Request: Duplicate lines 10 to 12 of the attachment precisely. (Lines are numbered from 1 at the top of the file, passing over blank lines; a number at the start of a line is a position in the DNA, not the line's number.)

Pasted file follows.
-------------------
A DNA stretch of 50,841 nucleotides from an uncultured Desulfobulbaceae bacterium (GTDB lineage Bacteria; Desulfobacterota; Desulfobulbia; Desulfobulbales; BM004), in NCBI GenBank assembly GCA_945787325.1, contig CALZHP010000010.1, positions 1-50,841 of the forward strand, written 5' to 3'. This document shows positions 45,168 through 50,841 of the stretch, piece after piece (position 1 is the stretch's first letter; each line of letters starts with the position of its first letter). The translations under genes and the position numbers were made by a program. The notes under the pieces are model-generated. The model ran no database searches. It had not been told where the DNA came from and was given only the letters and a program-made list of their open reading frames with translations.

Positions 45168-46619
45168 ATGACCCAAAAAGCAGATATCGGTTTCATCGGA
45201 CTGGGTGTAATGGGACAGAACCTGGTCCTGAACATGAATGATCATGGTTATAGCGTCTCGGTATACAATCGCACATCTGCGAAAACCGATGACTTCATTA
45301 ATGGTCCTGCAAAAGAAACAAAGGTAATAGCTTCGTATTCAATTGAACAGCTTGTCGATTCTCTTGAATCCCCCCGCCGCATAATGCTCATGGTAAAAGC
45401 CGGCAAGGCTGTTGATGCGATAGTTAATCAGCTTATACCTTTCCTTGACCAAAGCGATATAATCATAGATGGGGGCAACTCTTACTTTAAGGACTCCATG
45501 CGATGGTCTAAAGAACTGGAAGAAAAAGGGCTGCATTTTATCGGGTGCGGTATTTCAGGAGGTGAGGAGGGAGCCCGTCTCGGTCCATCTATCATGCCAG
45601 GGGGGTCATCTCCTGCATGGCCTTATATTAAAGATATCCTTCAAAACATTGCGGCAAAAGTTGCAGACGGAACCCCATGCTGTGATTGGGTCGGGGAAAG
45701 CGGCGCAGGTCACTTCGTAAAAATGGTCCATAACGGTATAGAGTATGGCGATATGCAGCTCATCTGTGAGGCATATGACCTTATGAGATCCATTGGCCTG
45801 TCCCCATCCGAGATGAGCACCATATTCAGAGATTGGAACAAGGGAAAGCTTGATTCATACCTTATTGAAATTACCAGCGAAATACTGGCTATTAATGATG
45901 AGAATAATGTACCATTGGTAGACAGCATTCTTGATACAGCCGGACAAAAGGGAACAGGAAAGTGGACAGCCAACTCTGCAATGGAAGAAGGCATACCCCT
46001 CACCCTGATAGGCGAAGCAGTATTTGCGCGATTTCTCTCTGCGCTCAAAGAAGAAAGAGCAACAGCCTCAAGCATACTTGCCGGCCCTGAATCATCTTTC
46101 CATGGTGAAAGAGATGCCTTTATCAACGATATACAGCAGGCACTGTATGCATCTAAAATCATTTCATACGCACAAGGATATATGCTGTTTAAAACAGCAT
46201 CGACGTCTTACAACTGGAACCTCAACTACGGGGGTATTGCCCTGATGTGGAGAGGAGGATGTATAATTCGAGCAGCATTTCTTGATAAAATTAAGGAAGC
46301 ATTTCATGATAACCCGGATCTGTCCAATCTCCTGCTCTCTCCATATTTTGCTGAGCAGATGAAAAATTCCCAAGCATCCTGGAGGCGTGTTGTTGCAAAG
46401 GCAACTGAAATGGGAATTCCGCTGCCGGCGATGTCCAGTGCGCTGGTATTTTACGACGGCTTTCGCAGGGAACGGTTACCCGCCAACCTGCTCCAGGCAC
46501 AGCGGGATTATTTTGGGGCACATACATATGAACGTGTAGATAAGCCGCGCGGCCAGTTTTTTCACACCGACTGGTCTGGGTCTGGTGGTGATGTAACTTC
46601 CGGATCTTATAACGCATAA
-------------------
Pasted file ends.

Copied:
45801 TCCCCATCCGAGATGAGCACCATATTCAGAGATTGGAACAAGGGAAAGCTTGATTCATACCTTATTGAAATTACCAGCGAAATACTGGCTATTAATGATG
45901 AGAATAATGTACCATTGGTAGACAGCATTCTTGATACAGCCGGACAAAAGGGAACAGGAAAGTGGACAGCCAACTCTGCAATGGAAGAAGGCATACCCCT
46001 CACCCTGATAGGCGAAGCAGTATTTGCGCGATTTCTCTCTGCGCTCAAAGAAGAAAGAGCAACAGCCTCAAGCATACTTGCCGGCCCTGAATCATCTTTC